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happy as a clam

Tuesday, December 9th, 2014

Recipe: linguine with clams

No new snow for nearly two weeks has actually granted me the opportunity to take care of ski stuff that I would normally neglect on powder days. For one thing, we finally took our skis in to have the bindings swapped. A little bird told me that I could bring in a six-pack of craft beer and the ski shop fellas at the local mountaineering store could turn those around for me in a day. So I did. And they did! And they waived a bunch of labor fees too. When someone does you a solid like that, you return a few days later with homemade cookies. We also took care of our skate skis and I convinced my buddy, Erin, to do a nordic ski clinic with me. Even though there’s no new snow, skiing is completely on the brain.


pet the local mountaineering store pup while you’re there

erin and i having fun on the nordic center trails

our instructor showing us how to wax



I lost my photo mojo for a little while there, but that might have been because I was under the weather with a weird 24-hour bug that knocked me off my feet over the weekend. A stunning, colorful sunrise presented itself to the east Monday morning, but I felt so terrible that I just pulled the blinds down and crawled back under the flannel covers. Blarg. Tuesday morning promised to be a repeat of Monday, except that I was filled with pep and energy! I scouted a new location for shooting sunrise and managed to witness a beautiful progression unfold from this vantage point.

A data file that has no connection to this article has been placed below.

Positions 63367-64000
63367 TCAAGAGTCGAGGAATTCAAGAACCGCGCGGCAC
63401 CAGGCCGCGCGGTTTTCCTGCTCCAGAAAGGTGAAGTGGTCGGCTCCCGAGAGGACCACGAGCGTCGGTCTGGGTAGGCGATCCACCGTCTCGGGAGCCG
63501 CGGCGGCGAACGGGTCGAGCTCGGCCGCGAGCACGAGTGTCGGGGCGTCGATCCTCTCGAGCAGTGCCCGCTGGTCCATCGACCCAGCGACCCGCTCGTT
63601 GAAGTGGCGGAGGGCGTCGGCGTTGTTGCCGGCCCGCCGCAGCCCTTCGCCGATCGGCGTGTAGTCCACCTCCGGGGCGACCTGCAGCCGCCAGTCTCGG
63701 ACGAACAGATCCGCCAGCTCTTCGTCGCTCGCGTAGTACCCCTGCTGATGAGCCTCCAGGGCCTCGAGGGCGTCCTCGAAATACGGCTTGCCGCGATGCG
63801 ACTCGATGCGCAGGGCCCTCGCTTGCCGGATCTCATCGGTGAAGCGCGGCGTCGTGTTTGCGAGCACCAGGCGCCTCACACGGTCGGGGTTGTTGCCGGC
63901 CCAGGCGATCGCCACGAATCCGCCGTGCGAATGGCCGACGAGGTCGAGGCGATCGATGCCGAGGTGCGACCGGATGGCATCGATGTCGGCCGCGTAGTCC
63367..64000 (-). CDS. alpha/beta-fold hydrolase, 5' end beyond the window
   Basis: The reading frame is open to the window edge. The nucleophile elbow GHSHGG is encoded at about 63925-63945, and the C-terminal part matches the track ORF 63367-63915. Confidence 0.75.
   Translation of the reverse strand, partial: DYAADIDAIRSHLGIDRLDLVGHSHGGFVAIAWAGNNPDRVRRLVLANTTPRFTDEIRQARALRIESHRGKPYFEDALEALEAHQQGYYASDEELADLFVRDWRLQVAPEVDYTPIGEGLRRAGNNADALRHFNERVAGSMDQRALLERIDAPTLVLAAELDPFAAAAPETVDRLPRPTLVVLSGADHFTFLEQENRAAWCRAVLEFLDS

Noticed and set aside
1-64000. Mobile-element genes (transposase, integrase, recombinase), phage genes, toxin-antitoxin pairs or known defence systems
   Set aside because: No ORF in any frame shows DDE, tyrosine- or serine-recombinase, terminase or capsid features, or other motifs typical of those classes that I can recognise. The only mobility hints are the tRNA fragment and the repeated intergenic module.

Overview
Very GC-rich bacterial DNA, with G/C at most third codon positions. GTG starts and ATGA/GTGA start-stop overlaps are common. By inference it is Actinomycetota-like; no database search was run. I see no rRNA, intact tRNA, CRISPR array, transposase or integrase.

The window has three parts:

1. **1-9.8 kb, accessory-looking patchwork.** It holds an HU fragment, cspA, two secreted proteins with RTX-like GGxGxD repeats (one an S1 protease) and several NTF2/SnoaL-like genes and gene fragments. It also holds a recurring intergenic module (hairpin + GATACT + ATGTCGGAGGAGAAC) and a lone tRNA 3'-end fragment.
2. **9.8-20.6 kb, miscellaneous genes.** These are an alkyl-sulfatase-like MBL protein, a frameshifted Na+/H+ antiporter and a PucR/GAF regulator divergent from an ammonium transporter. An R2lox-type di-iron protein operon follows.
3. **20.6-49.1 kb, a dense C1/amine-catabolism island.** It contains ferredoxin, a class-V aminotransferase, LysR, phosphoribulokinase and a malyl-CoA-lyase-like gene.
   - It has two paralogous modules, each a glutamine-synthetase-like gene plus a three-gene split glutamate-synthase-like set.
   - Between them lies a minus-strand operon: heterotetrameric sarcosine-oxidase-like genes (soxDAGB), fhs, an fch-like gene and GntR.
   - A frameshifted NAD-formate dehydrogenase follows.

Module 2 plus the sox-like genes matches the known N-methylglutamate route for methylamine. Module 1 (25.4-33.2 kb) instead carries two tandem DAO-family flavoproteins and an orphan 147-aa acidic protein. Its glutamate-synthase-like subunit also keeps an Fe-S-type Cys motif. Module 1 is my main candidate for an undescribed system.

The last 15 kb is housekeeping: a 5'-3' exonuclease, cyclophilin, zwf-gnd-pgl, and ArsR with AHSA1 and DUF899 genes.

so many colors

mesmerizing textures in the sky



Being sick is one thing, but having cotton-brain runs my motivation straight into the ground. My mind floats in a heavy fog of pain or dizziness until I kick whatever it is I’ve got. I can tell when it’s gone because my perpetual mental to do list comes back online. Jeremy can tell when it’s gone because I start saying things like, “Help me make the bed,” or “The pastry brushes belong over there,” or “What would you like for dinner?” One category that consistently delights him is seafood. It is probably my greatest regret about moving to Colorado from the coast. We do have access to good quality seafood, but it’s not the same access as when you live a few miles from the ocean. That and the fact that seafood is a somewhat spendy indulgence here. So the other night, I had a craving for linguine with clam sauce – except I wanted fresh clams.

olive oil, linguine, wine, pepper, butter, garlic, salt, clams, parsley

minced garlic

chopped parsley

prepped



**Jump for more butter**

pieces of a broken heart

Tuesday, July 15th, 2014

Recipe: hot smoked salmon and asparagus pasta

Jeremy and I want to thank you all for the touching comments, emails, messages, and other notes on Kaweah’s passing. We are in awe of your love for our dear pup and grateful for your kindness and well wishes. Thank you so very much. xo

The past week has been a bit of a blur as we try to resume life without Kaweah. Everywhere we turned we expected to see that cute little face staring back at us (presumably wondering if we had beef or cheese or apples to offer). And when I didn’t find Kaweah, I just sat down and sobbed. Or I stood and sobbed. I sobbed as I folded her freshly laundered towels and beddings. I sobbed as I put away her dog bowls. I did a lot of sobbing. It was hard being in the house without her – so we packed up and headed southwest. Kaweah’s absence is still felt, but it’s slightly less pronounced here in Crested Butte. Just slightly.


kaweah’s last sunset

my last photo of kaweah on the way to the vet

tags, leashes, and collars by the front door